Faced with increased pressure from the UK government to prevent terrorist activities online, Facebook has pledged changes which will make the social media platform a "hostile environment" for extremists.
At least seven people were killed in the latest London attack, which the so-called Islamic State (ISIS) took responsibility for. Prime Minister Theresa May condemned the latest attack, saying it was "time to say enough is enough."
The British PM has demanded not only tighter regulation of the Internet in response but has also said that tech giants -- including social media networks -- need to step up and take more responsibility as providers of spaces where extremism and indoctrination can occur, as reported by Reuters.
On Sunday, Facebook condemned the attacks.
In an emailed statement, Simon Milner, director of policy at Facebook said the social network wants to "be a hostile environment for terrorists."
"Using a combination of technology and human review, we work aggressively to remove terrorist content from our platform as soon as we become aware of it -- and if we become aware of an emergency involving imminent harm to someone's safety, we notify law enforcement," he said.
Twitter has also said that terrorism has "no place" on the microblogging platform. The company confirmed that nearly 400,000 accounts linked to such activities had been suspended in the second-half of 2016.
But technology giants, internet providers, and online services are now in a precarious position.
The internet is -- or at least, used to be -- seen as an open space to access information, speak your mind, and create innovative new business ventures. And yet trolling, government surveillance, censorship, cyberattackers and other threats have prompted governments worldwide to attempt to wrestle control of what their citizens can and cannot do, see, and say.
Last month, the British PM pledged an industry-wide levy on tech giants to police the Internet and, should the Conservatives win the upcoming election, she wishes to make the UK government "the global leader in the regulation of the use of personal data and the internet."
In other words, the UK government is attempting to regulate the web and what citizens can post, share, and publish.
Hours after the latest London attack, May repeated her pledge, arguing that tougher regulations will make the job of intelligence officers and law enforcement easier by removing every "means of communication" that they "cannot read."
What can social media networks do?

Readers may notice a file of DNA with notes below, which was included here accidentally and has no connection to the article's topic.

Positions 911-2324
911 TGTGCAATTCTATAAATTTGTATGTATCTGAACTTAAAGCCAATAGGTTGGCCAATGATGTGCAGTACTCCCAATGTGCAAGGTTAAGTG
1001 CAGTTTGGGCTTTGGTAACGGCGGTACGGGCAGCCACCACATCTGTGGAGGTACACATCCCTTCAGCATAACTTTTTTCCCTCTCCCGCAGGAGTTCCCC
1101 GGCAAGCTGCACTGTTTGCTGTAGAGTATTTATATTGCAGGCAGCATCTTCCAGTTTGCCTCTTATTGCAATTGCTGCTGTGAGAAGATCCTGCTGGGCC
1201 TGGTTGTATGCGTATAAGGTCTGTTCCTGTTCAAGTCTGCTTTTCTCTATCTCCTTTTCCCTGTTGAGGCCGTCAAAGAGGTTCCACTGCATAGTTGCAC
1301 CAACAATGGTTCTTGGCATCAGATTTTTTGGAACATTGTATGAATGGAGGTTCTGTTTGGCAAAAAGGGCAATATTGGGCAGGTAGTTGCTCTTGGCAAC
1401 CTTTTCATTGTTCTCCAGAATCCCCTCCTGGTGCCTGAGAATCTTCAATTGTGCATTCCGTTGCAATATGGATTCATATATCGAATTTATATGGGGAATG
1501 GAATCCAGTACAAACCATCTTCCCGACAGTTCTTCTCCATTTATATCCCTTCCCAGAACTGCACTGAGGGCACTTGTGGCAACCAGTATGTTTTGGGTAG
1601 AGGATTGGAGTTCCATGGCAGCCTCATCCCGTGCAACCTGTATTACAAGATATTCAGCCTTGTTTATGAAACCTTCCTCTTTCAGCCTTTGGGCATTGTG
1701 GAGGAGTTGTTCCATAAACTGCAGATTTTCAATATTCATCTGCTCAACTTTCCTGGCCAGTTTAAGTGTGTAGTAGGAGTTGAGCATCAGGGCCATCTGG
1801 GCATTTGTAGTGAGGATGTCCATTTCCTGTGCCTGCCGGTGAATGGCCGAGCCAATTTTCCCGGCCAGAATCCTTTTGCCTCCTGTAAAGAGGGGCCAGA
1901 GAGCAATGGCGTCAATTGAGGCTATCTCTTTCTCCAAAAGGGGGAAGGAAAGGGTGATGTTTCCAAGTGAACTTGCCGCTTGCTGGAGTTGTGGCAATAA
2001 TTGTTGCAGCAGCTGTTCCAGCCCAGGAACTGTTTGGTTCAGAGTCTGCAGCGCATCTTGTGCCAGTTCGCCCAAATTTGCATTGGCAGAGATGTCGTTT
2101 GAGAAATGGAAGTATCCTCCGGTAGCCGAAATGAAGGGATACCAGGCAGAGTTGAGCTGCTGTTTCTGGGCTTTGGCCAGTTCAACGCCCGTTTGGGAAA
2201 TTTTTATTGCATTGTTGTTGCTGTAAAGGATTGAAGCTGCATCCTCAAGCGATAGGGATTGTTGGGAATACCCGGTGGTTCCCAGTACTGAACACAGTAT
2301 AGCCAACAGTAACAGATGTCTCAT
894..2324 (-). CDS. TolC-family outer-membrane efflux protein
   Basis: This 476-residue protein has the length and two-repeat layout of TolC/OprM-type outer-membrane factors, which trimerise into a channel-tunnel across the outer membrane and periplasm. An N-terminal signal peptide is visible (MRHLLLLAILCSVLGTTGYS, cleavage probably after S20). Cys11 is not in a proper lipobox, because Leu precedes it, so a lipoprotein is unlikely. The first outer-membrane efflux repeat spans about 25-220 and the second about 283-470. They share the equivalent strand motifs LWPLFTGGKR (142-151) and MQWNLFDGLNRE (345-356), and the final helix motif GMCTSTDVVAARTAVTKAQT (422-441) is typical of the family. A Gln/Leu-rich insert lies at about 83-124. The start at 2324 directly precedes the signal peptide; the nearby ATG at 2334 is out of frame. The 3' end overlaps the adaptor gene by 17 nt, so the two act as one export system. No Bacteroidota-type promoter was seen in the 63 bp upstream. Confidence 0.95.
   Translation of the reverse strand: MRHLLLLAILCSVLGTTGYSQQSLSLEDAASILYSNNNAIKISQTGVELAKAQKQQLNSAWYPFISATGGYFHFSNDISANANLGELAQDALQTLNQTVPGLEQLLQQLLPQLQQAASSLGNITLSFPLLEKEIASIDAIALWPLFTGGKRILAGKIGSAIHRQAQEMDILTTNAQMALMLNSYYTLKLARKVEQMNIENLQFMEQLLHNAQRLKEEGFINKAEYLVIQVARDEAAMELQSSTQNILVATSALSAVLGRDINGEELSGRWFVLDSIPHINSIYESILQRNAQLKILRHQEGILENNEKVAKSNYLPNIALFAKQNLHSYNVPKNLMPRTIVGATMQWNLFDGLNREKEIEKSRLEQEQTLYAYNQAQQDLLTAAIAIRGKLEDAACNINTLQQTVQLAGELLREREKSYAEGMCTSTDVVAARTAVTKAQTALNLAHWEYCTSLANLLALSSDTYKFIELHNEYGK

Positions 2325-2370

Social networks can close down accounts reported for extremist ideologies, Islamic State sympathizers, and recruiters for the terrorist group.
Facebook, Microsoft, and Twitter pledged in December to create a database of terrorist-related images and videos which will help moderators clamp down and remove such content quickly.
Short of shutting down extremist accounts, pages, and groups, the UK government wants to be able to monitor, control, and read content. However, without removing end-to-end encryption and giving law enforcement access to all communication on the platform -- a measure which would likely destroy user trust -- the fine line between censorship, surveillance, and user freedom is a difficult one to draw.
More moderators, additional training and encouraging the social media community at large to recognize and close down public terrorist-related content could also improve the situation.
However, you cannot help but connect the dots with the upcoming election on Thursday.
Distasteful as it may be, politicians are known for leveraging tragedies and scandals to further their own ends, and some may argue that the British PM is doing just that.
But is the internet actually involved, anyway?
No evidence has been released which shows the Internet is involved in any way with the London attack.
It may be that the three jihadists involved used social media to plot their attack, or they may have used physical meetings and burner phones to conduct their activities.
If you place responsibility solely on the shoulders of tech vendors such as Facebook and Twitter, it could be that the UK government will have its wish to erode personal privacy and protection by pushing the case towards the removal of end-to-end encryption and other means to disguise your activities and communication online.
Tech vendors have pushed against such demands in the name of overall personal security and the involvement of these names is deflecting one of the true issues: the deep cuts the UK has experienced leading to 20,000 fewer police officers and at least 1,000 armed police officers culled from the force.
In 2015, May accused the police force of "crying wolf" and "scaremongering" over the cuts, more of which are due to take place in coming years.
"I have to tell you that this kind of scaremongering does nobody any good -- it doesn't serve you, it doesn't serve the officers you represent, and it doesn't serve the public," May told representatives at the time.
And yet no matter what Facebook, Twitter, and other companies do -- short of opening their platforms entirely to law enforcement -- it will not be enough for the British PM.
If you think about the unarmed officer who took on three attackers at London Bridge with no more than a baton and sustained serious injuries as a result, perhaps it is time to tell it like it is.
No matter what your political affiliation, Corbyn told May that you can't protect the public on the cheap, and whoever ends up in power next needs to keep this in mind.
You cannot protect anyone with no-one on the streets, and you also cannot protect the public by pushing the blame on other parties to further a surveillance-bent agenda while understaffed and under-resourced law enforcement takes on terrorists with little to hand.